DHAKA, April 15 (NsNewsWire) — Abdullah Al Mahmud, the soon-to-be captain of a modern oceangoing vessel, noticed that Bangladesh was lagging behind other countries in building eye-catching boats, reports Xinhua.
He noted that the riverine country has a long tradition of building beautiful boats since ancient times and that craftsmen for thousands of years have been building stunning boats using natural materials.
“But the structural designs of boats in Bangladesh have remained virtually the same throughout the years, even though the boats are now powered,” he told Xinhua.
He went on to explain that it was due to this that he decided to take it upon himself to build a modern-day, eye-catching catamaran and that to bring his dream to fruition he had to travel thousands of miles.
To design the twin-hulled craft, he visited France and for high-technology aspects and materials, he went to China.
“Catamarans are not commonly made in Bangladesh, although some have been imported from overseas,” Mahmud said from a riverbank on the outskirts of Dhaka, where craftsmen have been busy building his dream boat.
He said an expert based in France named Michael O’ Connor had designed the vessel to be eye-catching as well as environmentally-friendly and that the overall spec was to ensure safety and high quality at an affordable price.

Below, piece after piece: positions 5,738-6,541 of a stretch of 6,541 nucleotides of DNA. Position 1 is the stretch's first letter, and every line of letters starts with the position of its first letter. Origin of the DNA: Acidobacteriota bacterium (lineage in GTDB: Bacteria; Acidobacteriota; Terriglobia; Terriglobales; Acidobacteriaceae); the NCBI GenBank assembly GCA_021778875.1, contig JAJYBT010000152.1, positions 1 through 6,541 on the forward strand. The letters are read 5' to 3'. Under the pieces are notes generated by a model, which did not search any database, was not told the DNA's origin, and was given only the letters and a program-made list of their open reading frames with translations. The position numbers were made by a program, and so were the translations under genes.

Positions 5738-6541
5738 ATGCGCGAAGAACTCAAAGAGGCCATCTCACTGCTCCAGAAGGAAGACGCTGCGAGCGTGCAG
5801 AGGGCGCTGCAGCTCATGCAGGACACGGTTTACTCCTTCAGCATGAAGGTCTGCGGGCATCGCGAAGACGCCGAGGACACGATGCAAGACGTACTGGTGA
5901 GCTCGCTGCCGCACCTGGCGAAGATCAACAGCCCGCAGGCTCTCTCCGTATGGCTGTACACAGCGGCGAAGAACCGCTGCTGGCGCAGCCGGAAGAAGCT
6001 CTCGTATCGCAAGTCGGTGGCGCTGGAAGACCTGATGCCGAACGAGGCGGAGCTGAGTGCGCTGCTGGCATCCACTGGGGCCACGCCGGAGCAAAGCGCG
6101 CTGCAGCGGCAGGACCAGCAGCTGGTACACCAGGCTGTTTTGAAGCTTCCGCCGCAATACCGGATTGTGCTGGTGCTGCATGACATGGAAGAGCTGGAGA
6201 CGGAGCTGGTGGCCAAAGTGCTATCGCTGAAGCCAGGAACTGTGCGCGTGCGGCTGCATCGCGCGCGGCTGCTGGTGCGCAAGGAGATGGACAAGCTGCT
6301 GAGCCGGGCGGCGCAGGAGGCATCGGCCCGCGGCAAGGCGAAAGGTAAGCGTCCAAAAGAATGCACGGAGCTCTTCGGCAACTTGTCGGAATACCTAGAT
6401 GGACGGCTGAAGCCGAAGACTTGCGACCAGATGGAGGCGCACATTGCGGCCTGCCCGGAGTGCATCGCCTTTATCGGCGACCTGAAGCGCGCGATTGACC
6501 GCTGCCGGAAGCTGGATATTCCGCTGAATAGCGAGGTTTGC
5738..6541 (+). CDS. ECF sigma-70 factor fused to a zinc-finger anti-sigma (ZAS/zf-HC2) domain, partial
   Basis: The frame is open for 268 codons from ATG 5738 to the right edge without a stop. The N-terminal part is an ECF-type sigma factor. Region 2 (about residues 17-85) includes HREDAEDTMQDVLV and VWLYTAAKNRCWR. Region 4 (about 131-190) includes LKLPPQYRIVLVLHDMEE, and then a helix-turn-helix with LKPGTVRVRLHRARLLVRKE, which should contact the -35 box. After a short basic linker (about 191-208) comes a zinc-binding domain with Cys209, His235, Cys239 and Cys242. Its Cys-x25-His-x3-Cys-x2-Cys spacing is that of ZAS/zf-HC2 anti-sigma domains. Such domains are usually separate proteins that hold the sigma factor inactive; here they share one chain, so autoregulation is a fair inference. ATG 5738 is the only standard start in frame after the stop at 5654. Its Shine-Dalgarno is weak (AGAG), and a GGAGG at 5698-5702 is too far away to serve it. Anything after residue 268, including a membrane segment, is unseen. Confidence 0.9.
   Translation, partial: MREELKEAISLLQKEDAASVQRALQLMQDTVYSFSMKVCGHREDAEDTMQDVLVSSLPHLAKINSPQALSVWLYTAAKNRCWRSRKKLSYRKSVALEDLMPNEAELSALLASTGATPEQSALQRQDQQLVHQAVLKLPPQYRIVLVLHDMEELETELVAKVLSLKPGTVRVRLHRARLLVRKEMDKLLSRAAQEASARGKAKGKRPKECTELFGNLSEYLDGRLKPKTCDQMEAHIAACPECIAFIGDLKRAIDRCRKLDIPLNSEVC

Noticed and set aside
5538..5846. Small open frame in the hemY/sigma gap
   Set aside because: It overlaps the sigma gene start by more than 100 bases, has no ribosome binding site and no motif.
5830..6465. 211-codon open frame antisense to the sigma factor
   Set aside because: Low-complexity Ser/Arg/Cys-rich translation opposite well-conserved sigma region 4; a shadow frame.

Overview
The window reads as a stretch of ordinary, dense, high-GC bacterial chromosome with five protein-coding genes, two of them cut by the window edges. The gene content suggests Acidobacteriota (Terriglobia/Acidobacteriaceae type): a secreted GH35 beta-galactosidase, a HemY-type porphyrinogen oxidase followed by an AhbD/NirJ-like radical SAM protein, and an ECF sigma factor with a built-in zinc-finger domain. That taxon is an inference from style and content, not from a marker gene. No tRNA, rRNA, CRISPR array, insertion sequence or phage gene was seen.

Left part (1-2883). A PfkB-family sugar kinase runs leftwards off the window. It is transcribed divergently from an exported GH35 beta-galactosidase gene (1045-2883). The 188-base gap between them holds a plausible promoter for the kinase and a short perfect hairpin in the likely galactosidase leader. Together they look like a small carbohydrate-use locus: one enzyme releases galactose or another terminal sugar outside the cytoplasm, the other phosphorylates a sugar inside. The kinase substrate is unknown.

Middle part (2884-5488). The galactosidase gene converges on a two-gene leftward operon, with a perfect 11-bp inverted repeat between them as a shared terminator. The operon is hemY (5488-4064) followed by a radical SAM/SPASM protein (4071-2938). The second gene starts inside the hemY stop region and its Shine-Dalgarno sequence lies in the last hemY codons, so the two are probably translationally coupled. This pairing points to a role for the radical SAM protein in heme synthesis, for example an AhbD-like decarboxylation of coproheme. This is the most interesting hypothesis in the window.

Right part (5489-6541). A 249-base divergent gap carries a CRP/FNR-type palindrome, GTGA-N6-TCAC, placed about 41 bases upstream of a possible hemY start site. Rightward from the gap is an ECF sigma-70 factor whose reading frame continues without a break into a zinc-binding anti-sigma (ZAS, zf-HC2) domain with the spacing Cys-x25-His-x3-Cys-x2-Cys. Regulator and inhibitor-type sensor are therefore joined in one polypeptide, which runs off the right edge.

“We chose not to use European or American materials or technology because they simply wouldn’t be cost-effective,” the captain said, adding that he opted for Chinese materials and tech as they are high quality and not overpriced.
“We’re using ‘Made-in-China’ fiberglass and Chinese raw materials. So we are making a boat designed in France and built in Bangladesh with Chinese materials and technology,” the skipper said of the project’s multi-national components.
Comparing catamaran engines made in Germany with those made in China, the skipper said, “German engines are very expensive for us, but the quality of Chinese engines are extremely comparable and cost less.” His France-based designer also agreed with that, he said.
“It makes perfect sense for us to use Chinese engines along with solar cells and batteries also made in China,” the seafaring man said.
“The type of motor we imported from China can last up to 15 years,” Mahmud said, while looking proudly at the progress being made on his soon-to-be launched catamaran. Enditem